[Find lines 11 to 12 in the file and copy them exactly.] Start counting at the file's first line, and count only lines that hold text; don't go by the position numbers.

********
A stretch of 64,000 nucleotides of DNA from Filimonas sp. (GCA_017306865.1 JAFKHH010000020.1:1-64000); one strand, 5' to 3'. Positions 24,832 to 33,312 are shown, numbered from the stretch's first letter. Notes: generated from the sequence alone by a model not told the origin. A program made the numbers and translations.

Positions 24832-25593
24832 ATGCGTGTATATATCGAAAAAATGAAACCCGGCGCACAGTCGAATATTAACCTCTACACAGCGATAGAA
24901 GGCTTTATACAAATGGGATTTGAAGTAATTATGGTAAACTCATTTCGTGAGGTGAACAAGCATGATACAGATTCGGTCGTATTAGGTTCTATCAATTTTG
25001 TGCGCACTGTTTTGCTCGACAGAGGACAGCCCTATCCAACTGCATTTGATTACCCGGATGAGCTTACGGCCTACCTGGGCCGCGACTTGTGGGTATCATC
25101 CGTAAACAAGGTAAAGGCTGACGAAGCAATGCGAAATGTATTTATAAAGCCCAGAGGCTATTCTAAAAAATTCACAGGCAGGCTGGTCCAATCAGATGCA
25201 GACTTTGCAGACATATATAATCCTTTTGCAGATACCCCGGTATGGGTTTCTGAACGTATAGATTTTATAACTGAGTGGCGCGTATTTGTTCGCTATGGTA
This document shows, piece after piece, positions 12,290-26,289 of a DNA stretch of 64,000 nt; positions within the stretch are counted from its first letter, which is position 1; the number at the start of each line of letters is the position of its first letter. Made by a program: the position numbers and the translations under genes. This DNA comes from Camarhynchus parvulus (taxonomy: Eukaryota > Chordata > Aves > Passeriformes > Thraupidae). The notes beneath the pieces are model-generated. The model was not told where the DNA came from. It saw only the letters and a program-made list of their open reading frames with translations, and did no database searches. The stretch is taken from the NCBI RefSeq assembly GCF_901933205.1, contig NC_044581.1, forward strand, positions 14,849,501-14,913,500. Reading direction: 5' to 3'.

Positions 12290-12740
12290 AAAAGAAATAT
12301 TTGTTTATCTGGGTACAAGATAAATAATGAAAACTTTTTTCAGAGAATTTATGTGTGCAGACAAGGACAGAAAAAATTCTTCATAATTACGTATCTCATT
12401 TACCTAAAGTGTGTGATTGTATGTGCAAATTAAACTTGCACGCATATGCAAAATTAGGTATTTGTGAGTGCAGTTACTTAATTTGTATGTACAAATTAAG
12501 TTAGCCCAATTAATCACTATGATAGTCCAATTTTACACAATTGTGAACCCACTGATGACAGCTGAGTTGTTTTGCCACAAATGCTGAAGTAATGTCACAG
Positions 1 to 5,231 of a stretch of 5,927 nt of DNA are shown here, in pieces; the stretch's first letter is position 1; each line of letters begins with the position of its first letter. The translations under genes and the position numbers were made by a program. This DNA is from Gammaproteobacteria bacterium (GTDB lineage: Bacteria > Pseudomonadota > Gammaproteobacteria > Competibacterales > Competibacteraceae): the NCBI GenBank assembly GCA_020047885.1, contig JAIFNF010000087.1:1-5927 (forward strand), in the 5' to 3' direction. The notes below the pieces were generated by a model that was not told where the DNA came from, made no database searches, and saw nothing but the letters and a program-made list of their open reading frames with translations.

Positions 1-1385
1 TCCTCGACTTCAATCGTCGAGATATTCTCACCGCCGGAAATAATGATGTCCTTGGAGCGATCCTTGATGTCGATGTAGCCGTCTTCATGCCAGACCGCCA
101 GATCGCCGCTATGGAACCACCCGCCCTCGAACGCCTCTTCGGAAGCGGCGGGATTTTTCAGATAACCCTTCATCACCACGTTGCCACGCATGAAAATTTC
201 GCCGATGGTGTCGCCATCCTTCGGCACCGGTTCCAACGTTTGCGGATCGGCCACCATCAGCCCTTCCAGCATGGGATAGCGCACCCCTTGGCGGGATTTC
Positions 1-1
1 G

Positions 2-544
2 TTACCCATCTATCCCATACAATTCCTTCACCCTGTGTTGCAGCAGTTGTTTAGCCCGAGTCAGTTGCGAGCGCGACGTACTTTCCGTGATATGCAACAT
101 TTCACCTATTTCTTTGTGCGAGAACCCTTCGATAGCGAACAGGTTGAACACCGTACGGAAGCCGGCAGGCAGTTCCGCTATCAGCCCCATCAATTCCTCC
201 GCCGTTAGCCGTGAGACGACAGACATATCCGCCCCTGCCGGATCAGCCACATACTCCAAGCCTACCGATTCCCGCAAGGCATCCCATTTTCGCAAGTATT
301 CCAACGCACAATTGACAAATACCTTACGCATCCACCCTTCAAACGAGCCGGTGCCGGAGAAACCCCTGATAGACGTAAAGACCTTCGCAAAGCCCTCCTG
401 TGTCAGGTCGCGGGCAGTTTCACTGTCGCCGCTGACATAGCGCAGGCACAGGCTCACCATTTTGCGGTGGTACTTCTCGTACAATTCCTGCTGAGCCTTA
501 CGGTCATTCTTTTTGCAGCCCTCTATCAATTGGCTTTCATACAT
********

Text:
12301 TTGTTTATCTGGGTACAAGATAAATAATGAAAACTTTTTTCAGAGAATTTATGTGTGCAGACAAGGACAGAAAAAATTCTTCATAATTACGTATCTCATT
12401 TACCTAAAGTGTGTGATTGTATGTGCAAATTAAACTTGCACGCATATGCAAAATTAGGTATTTGTGAGTGCAGTTACTTAATTTGTATGTACAAATTAAG